Jim Henson’s creations have inspired generations with characters that are among the world’s most recognizable cultural icons. From Kermit the Frog, Miss Piggy and their Muppet friends to the legendary Sesame Street and Children’s Television Workshop, Henson revolutionized children’s educational entertainment. Combining live action and puppeteering into fantastical narratives like The Dark Crystal and Labyrinth, as well as the whimsical Fraggle Rock and The Storyteller, Henson transformed imagination into reality, weaving together powerful philosophical messages on identity, community, diversity, love, death, and friendship. Henson never shied away from exploring deep questions, nor did he underestimate the ability of children (or adults) to grapple with profound philosophical questions. Jim Henson and Philosophy explores the entertaining and educational world of the genius’s creations, revealing what it is about Henson’s world that has touched us so deeply and improved our lives in such meaningful ways.
Contributions by: Lauren Ashwell, Kimberly Baltzer-Jaray, David R. Burns, Samantha Brennan, Amanda Cawston, Brooke Covington, Christopher M. Culp, Ryan Cox, Natalie M. Fletcher, Victoria Hubbell, Dena Hurst, Christopher Ketcham, S. Evan Kreider, Shaun Leonard, Jennifer Marra, Michael J. Muniz, Laurel Ralston, Rhona Trauvitch, and Sheryl Tuttle Ross
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Timothy M. Dale is an assistant professor of political science at the University of Wisconsin–La Crosse, where he teaches courses on political philosophy. He is coeditor of the collections Homer Simpson Ponders Politics: Popular Culture as Political Theory (2013) and Homer Simpson Marches on Washington: Dissent in American Popular Culture (2010).
Joseph J. Foy is associate campus dean at the University of Wisconsin-Waukesha. He edited the award-winning Homer Simpson Goes to Washington: Politics as Popular Culture (2008) and SpongeBob Square Pants and Philosophy (2011), and co-edited Homer Simpson Ponders Politics: Popular Culture as Political Theory (2013) and Homer Simpson Marches on Washington: Dissent in American Popular Culture (2010).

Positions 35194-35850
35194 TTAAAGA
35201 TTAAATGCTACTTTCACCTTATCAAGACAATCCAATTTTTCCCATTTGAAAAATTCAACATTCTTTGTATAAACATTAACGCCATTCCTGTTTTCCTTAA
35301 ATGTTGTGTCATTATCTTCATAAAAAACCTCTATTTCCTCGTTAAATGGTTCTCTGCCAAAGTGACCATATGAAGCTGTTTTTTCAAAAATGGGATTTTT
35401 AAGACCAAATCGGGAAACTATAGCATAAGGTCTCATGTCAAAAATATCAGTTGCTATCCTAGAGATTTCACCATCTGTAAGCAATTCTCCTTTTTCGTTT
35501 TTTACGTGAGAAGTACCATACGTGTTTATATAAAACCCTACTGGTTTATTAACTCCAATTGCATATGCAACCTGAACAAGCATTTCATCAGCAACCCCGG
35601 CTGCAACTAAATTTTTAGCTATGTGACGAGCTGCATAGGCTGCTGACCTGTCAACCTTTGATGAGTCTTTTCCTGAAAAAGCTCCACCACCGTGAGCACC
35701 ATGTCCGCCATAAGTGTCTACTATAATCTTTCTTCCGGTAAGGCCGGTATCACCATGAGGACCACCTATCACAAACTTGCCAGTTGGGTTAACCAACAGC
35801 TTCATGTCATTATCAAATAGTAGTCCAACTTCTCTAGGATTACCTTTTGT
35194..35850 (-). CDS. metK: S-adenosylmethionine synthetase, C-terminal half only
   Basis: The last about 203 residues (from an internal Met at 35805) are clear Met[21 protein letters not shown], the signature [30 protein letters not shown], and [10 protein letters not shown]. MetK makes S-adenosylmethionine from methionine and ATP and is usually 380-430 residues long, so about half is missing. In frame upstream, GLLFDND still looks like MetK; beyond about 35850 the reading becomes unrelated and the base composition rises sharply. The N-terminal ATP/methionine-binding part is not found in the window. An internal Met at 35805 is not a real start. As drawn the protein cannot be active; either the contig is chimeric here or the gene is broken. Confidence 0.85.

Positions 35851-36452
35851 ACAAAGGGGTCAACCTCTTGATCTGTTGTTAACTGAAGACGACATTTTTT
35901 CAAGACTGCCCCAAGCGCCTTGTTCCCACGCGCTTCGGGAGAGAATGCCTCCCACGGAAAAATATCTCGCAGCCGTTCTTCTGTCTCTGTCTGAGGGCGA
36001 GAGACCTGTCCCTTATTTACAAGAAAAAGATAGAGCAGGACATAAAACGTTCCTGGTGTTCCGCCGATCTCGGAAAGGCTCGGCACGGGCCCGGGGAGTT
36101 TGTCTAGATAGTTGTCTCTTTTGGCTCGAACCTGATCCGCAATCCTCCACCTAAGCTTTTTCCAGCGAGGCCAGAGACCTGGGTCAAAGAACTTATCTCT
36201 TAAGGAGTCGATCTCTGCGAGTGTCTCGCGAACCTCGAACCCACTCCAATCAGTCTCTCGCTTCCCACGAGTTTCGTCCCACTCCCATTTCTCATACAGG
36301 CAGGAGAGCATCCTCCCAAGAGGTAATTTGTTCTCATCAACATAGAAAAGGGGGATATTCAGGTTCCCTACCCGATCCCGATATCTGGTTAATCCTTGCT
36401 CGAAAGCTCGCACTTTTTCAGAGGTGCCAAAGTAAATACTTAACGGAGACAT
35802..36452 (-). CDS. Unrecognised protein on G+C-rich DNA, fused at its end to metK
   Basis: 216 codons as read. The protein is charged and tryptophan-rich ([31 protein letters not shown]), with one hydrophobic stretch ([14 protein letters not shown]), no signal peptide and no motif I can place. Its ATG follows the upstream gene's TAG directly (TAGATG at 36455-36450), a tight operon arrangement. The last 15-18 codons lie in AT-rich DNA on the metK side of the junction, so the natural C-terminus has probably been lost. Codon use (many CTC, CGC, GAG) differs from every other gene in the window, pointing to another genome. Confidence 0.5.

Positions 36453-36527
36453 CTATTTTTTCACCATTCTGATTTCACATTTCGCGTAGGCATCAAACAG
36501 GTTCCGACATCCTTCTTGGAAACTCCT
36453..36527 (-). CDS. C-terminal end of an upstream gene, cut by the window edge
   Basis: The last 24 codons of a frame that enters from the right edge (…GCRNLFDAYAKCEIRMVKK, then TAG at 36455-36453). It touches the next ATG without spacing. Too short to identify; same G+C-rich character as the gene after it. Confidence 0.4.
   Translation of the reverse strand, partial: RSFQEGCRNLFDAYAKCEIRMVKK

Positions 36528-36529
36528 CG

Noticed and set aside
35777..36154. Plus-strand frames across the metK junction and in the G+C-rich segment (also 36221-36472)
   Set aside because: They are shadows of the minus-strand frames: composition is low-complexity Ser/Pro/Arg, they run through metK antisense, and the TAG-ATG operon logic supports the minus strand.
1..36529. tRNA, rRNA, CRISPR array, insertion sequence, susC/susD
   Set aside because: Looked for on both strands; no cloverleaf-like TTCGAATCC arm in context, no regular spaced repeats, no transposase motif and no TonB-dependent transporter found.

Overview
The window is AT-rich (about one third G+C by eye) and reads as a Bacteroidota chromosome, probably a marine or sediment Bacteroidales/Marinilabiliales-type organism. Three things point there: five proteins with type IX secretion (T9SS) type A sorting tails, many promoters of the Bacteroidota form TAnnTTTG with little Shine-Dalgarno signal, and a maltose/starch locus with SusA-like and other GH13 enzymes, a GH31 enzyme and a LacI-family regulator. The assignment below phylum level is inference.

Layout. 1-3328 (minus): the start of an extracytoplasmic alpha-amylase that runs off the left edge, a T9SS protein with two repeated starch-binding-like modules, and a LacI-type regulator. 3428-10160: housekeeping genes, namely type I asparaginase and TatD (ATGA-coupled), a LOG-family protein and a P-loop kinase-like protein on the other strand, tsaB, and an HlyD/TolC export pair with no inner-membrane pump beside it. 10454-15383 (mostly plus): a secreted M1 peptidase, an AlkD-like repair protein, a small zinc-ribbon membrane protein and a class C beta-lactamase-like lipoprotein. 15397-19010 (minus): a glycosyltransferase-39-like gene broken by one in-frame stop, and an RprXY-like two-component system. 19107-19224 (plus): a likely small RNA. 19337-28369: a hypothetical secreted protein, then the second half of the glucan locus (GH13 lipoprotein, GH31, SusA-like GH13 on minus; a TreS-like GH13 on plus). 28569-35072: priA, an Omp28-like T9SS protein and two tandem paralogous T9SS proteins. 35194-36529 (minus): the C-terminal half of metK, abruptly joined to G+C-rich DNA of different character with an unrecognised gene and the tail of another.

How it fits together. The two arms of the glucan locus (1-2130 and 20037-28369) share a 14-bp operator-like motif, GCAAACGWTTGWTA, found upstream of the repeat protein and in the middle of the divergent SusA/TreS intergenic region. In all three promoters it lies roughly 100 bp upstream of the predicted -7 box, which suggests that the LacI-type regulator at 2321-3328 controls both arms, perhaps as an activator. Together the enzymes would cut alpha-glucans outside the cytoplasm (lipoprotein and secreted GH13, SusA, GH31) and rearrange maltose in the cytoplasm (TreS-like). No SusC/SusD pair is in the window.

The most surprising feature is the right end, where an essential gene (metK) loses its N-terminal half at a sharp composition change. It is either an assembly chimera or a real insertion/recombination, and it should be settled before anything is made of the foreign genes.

I was privileged to work alongside Jim Henson and experience his philosophy in practice. To be there was to be in an ever deepening, ever more connective family that embraced the whole world. There are very few true visionaries, but Jim Henson stood alongside the greatest of them.
Jim Henson and Philosophy is a perfect guide to the mind of a man who celebrated the fragmentary uniqueness of us all, and showed how we, fragmented as we are, could be reconciled into a world that is whole and connected. The authors explore the philosophical soul of Jim Henson, revealing his complex vision with words both eloquent and funny, and revealing insights into his world both poignant and absurd.
Of the many philosophical ideas of Jim, the one I appreciated the most was when in the middle of a long, creative meeting he would say, ”let’s go eat!” Well, this book is as good a philosophical feast as could be wished for, so bon appetit! (Brian Froud, founder of World of Froud, former colleague of Jim Henson)
Whenever I think about the nature of humor, Jim Henson's Muppets come to mind. All of the elements of a philosophy of humor are present: irony, cognitive dissonance, hyperbole, and, of course, catharsis. This book contains chapters that take a serious look at humor and other ideas worthy of philosophical analysis found in Henson's works. (Robert Arp, independent researcher and editor of 1001 Ideas That Changed the Way We Think)
I was always struck by how Jim would give me, and anyone and everyone, from leaders of the world to the janitor at the Muppets, his undivided and complete attention when they had a thought or idea they wanted to share... ‘Let’s think of an idea that will bring peace to the world in our lifetime.’ Maybe that was Jim’s philosophy boiled down to the essence. Totally unrealistic. Naive. Foolish... A valiant attempt toward world peace! (From the Foreword)
(Craig Yoe, former creative director and manager of The Muppets)
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